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Contextual InterviewingMethod

During contextual interviews, researchers watch and listen as users work in the user’s own environment, as opposed to being in a lab. Contextual interviews tend to be more natural and sometimes more realistic as a result. They are also usually less formal than lab tests and don't use tasks or scripts.

In a contextual interview, you watch and listen as the user works. You don't usually give the user tasks or scenarios. To understand what a user is doing or thinking you can ask questions as the user navigates the site. The results are usually qualitative, observed data, rather than quantitative, measured data.


Contextual Interviewing is often more effective when it is informed by these complementary methods.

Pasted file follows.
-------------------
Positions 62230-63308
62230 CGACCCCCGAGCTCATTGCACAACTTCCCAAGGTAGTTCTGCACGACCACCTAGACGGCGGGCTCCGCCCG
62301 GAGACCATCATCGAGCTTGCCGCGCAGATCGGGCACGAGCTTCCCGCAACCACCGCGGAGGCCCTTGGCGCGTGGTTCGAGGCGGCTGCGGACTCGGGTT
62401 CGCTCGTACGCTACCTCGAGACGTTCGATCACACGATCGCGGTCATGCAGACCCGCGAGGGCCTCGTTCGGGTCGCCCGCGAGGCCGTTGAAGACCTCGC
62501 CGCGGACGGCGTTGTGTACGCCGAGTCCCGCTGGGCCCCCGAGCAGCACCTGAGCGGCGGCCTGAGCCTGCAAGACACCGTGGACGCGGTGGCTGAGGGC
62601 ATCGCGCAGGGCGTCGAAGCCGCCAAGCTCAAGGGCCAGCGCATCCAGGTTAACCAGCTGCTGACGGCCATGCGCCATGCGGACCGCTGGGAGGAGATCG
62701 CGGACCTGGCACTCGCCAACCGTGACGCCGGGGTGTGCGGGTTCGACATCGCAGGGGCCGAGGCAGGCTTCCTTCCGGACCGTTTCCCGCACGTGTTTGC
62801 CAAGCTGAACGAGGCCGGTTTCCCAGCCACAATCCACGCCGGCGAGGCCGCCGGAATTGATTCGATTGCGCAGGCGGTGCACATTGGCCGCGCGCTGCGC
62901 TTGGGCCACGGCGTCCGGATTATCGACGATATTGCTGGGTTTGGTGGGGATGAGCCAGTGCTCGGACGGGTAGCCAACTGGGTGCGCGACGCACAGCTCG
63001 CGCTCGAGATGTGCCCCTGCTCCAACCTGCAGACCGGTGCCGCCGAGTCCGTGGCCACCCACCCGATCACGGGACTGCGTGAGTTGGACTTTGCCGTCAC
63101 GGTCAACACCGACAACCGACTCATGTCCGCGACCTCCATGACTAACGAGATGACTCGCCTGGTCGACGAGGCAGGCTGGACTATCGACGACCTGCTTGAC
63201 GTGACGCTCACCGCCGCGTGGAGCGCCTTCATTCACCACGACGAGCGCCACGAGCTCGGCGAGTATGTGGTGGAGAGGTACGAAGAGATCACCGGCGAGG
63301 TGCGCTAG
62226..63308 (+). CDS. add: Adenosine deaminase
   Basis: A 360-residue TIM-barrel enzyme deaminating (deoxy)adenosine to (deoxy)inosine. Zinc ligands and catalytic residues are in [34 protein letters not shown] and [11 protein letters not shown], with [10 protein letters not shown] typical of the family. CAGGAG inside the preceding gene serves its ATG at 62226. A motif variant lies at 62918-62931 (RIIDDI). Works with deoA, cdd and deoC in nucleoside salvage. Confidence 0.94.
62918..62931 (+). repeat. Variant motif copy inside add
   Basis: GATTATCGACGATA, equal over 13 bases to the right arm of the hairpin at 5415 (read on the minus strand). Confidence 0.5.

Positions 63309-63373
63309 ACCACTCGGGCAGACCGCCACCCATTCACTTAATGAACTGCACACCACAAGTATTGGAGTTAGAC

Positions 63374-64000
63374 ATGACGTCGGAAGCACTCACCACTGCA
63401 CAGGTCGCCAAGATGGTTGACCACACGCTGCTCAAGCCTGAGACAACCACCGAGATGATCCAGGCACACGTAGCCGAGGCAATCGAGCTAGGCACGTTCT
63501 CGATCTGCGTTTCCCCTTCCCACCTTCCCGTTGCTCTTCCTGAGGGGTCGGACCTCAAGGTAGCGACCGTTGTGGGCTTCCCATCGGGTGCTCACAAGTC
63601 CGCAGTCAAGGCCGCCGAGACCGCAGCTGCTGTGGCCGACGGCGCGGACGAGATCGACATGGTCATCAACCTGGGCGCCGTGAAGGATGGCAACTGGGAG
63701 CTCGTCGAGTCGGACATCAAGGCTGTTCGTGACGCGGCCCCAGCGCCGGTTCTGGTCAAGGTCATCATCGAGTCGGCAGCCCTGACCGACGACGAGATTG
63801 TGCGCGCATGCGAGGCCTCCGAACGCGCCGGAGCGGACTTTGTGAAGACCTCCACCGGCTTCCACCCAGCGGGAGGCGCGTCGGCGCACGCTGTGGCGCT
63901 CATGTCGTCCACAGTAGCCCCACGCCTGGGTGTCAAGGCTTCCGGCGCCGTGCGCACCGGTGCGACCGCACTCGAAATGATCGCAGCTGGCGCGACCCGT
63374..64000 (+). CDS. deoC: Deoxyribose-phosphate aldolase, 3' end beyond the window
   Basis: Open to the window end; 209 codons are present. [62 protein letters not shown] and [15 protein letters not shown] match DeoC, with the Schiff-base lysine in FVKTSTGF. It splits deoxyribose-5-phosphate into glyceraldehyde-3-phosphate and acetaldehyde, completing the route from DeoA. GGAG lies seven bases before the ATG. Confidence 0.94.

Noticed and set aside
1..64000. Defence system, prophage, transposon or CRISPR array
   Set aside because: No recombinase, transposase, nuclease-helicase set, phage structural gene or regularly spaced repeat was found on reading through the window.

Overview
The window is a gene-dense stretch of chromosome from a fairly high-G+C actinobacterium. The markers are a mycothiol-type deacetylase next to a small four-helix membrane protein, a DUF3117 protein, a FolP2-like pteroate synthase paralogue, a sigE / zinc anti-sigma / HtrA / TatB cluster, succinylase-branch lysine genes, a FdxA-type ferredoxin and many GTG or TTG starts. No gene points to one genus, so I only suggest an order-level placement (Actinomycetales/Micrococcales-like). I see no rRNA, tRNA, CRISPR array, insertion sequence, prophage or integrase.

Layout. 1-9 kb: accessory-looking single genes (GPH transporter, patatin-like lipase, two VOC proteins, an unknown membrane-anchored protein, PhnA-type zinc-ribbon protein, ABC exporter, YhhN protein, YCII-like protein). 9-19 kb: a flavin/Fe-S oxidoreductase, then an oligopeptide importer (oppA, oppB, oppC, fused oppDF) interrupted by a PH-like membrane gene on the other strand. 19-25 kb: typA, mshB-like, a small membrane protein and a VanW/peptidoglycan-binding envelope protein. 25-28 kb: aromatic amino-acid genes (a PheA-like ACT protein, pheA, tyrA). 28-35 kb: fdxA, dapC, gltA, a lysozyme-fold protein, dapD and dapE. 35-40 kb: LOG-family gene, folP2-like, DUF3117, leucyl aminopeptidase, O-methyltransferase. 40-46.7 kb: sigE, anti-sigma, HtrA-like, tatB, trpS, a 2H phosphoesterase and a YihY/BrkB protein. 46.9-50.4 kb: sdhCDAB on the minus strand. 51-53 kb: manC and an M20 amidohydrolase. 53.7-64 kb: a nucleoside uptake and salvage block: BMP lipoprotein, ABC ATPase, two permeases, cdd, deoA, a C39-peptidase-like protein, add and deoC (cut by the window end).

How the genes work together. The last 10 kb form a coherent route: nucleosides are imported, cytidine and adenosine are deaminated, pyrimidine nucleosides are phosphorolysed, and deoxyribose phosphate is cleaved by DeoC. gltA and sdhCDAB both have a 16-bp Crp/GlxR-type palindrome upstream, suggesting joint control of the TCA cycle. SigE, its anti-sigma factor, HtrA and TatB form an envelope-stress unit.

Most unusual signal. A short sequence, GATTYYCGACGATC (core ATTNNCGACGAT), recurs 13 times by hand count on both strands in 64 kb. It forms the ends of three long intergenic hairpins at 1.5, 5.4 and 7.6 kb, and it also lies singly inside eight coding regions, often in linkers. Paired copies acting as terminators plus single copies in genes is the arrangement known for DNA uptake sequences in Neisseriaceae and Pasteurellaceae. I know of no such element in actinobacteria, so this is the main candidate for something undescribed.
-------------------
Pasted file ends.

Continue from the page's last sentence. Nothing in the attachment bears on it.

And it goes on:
1. Introduce yourself and build rapport with the user
  2. Transition from a traditional interview to a master-apprentice model. Tell the participant that you want to learn by watching and asking questions, as if you were an apprentice learning how to do their job
  3. Observe. Resist the temptation to continually ask questions. The observation phase is where you should spend the bulk of your time.
  4. Interpret: verify your assumptions and conclusions with the participant.
  5. Summarize. Immediately at the end of each sessions, write down your immediate thoughts and observations.


Contextual Interviewing typically produces insight and solutions focused on these areas:

  • User Goals

    The outcomes that users hope to accomplish with a site, service, or resource.

  • User Behavior

    Information about how users currently use a site, service, or resource.

  • User Preference

    Elements, arrangements, or qualities of experience design that user state or show are valuable to them.

Contextual Interviewing Resources

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